The anticipation of the trip vibrated in the humid air until I could hardly stand still with the hum of excitement surrounding me. My job was to watch for Grandpa’s shiny black Ford to roll down the street. About six that evening, I was rewarded with the sight of the car crawling around the corner like a giant beetle, crunching to a stop in front of our house. I jumped up and down in anticipation of seeing how much my tree had grown since last year and wrapping my arms around Ma Cook once again.

Dad rode in front with Grandpa. I was sandwiched between Grandma and Mom, trying not to fidget as I stared at the back of my Grandpa’s spiky red flattop. Dad half turned, talking to his father as we traveled the night roads south. Someplace between the gas station where we stopped to fill up with ethyl, and the rest area we stopped at to stretch our legs as Mom called it – even though we really stopped to relieve ourselves – I lost the fight to keep my eyes open.

As the car slowly crunched over the gravel ruts that sufficed for the road to Ma Cook’s, I awoke with a start. Subconsciously, I recognized the sound of coming home. Rubbing the sleep from my eyes, I crawled onto Grandma’s lap to see my tree. Grabbing the top of the window, I pressed my nose to the glass. There, shimmering in the full moon, she waited for me.

As tall as any building I’d ever seen, she seemed to bow and dance in the breeze that blew silver green tendrils of branches gently back and forth in the night air. While the grownups tended to the bags and suitcases, I ran underneath the flickering emerald sea of leaves to hug the gnarled trunk.

As I laid my flushed cheek against the cool deep ruts of bark, Ma Cook popped through the leaves to welcome me. I turned from the rough tree to bury my head in her soft cotton dress as she drew me close to her.

“Child, you have grown as much as my tree since I saw you last summer!” she exclaimed.

I grinned as she held me at arm’s length to check out every inch of me from my corn silk ponytail held together to my bare feet with the rosy pink nail polish I had insisted on wearing for the trip. She pulled me in for another hug, and I inhaled the sweet smell of the south. Sugary talcum powder and cinnamon seemed to puff up from the folds of the flowered dress. The gentle fabric held the scent of the summer sun that had dried the colors to soft pastels. A deeper breath brought smells of the dusty, baked earth, the blood red roses growing by the sloping front porch and the hint of coal dust that clung in the air like a sad reminder of the only way to make a living in the impoverished town.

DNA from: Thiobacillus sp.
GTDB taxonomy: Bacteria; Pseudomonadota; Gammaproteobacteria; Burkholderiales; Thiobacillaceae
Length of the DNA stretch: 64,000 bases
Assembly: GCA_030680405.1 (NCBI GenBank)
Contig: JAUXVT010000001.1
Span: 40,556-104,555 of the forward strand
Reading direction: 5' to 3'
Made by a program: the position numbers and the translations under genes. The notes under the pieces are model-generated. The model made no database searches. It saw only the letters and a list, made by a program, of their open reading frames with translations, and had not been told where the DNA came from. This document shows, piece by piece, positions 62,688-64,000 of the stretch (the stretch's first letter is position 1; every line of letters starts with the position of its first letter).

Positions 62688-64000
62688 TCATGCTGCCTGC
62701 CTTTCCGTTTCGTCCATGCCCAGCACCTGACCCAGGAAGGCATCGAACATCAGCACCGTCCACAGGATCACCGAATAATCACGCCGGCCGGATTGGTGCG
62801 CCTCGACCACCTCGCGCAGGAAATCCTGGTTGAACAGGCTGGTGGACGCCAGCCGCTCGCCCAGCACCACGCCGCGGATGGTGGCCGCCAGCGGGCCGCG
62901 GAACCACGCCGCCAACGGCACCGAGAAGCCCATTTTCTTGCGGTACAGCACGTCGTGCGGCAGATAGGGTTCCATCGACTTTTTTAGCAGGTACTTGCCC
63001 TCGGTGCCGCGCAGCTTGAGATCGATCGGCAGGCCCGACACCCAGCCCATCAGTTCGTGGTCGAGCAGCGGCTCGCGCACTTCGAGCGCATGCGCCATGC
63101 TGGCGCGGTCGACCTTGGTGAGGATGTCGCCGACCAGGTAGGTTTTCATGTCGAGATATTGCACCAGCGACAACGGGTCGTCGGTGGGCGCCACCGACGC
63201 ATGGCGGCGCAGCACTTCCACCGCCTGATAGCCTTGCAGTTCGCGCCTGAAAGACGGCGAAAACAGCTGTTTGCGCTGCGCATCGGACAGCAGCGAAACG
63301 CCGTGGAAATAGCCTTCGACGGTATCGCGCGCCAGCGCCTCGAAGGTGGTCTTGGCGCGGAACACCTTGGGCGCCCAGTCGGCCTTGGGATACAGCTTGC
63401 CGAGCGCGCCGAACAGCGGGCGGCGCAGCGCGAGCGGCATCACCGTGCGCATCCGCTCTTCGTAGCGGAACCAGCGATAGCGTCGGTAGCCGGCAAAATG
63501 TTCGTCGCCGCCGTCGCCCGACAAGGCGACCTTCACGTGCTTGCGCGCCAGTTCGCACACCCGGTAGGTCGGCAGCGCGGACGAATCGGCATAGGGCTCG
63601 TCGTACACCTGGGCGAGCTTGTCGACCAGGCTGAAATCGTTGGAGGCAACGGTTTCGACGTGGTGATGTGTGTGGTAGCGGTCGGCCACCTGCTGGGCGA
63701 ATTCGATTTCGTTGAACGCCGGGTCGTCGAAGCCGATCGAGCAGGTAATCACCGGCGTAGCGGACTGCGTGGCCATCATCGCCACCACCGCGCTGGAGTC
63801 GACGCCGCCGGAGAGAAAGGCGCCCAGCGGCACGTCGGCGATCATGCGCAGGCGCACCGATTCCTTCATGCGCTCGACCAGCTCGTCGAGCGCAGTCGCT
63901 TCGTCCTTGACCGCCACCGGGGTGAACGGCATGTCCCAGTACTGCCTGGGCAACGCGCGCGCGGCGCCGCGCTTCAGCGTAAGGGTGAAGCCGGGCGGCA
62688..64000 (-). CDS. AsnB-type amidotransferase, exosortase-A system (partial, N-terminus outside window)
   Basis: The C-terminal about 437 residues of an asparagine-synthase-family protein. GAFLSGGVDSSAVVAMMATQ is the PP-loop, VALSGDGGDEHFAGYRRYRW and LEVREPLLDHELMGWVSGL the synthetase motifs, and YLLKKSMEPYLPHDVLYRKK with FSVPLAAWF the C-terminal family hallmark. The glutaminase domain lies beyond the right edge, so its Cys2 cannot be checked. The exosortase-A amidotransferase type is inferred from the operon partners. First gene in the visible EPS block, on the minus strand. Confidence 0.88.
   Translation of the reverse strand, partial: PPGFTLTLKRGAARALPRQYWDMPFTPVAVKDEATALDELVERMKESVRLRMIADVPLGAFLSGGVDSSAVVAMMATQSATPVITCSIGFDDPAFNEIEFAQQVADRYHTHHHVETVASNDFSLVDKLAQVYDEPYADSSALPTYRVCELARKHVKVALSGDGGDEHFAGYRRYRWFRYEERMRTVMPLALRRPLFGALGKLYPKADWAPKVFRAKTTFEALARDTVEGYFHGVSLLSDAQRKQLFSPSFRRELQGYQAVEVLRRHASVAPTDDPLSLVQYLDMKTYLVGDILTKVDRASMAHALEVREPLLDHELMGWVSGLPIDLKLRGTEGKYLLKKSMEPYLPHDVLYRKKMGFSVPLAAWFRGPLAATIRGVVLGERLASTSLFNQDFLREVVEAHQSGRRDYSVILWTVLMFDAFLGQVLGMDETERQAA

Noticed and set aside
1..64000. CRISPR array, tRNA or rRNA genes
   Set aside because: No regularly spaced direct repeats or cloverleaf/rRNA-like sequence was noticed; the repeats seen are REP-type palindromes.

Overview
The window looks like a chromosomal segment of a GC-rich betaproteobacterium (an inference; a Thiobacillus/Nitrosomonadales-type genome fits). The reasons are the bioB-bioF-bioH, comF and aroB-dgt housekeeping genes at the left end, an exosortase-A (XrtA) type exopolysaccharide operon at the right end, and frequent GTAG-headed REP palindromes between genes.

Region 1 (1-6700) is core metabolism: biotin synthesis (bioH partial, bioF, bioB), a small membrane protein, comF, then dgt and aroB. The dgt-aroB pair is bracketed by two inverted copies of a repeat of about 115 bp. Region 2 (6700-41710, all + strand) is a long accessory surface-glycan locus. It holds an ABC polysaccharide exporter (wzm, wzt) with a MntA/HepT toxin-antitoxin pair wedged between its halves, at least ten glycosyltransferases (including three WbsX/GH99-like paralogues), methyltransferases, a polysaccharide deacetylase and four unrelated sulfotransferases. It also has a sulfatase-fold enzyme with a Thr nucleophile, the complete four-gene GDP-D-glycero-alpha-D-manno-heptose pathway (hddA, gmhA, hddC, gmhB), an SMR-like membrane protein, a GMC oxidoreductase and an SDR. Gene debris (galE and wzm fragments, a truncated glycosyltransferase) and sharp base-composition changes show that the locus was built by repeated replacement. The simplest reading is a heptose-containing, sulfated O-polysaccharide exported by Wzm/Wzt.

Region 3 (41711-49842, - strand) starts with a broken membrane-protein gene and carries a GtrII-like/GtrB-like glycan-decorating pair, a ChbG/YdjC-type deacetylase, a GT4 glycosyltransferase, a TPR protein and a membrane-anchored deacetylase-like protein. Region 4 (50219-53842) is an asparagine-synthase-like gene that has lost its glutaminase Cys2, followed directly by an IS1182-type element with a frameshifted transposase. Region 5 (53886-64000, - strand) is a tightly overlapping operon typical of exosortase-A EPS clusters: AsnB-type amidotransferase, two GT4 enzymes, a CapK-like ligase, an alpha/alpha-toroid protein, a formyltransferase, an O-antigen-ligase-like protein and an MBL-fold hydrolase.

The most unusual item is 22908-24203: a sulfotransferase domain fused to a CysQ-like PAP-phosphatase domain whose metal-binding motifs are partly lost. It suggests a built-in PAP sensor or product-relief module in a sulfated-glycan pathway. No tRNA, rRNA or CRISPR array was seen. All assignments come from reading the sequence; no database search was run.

Ma Cook clasped my hand and led me across the rocky, moonlit yard into the welcoming light of the house. Cousins, aunts, uncles, and neighbors had gathered in that teeny living room to greet us northerners. Among exclamations of how much I’d grown, how thin my mom looked – would she like a piece of homemade peach pie? – and how my dad looked just like his uncle Lyman as a boy, we were enveloped in the warm arms of extended family. Once again my eyes grew heavy as the clink of coffee cups and the soft laughter of my relatives lulled me to sleep.

The hot rays of sun teased my eyes open through the sparkling windowpanes of Ma Cook’s living room. I had been covered with a soft cotton quilt that had bits and pieces of Ma and Pa Cook deftly sewn in intricate patterns by Ma Cook’s steady hand. Kicking her handy work into a little ball at my feet, I ran to the door to see my tree in the light.

If she was awesome in the moonlight, daytime showed her true majesty. Cricking my neck, I shielded my eyes from the blinding morning light to see the top of her branches. Ma Cook came up quietly behind me.

“Good morning, Sugar.” She smoothed my tangled hair with a wrinkled, loving hand. “Come on into the kitchen and get yourself a corn muffin before you go runnin’ out to that tree of yours.”

My bare feet slapped hardwood floors worn smooth with age. Hand braided rugs, made of the fabrics too dark for quilts curled like snails in the center of each room. Entering the happy yellow kitchen, I greeted Grandma and Mom, attempted to grab a muffin and escape in one swift movement. Mom was faster, snatching my hand as I reached for the golden stack of muffins that sat in the middle of Ma Cook’s table.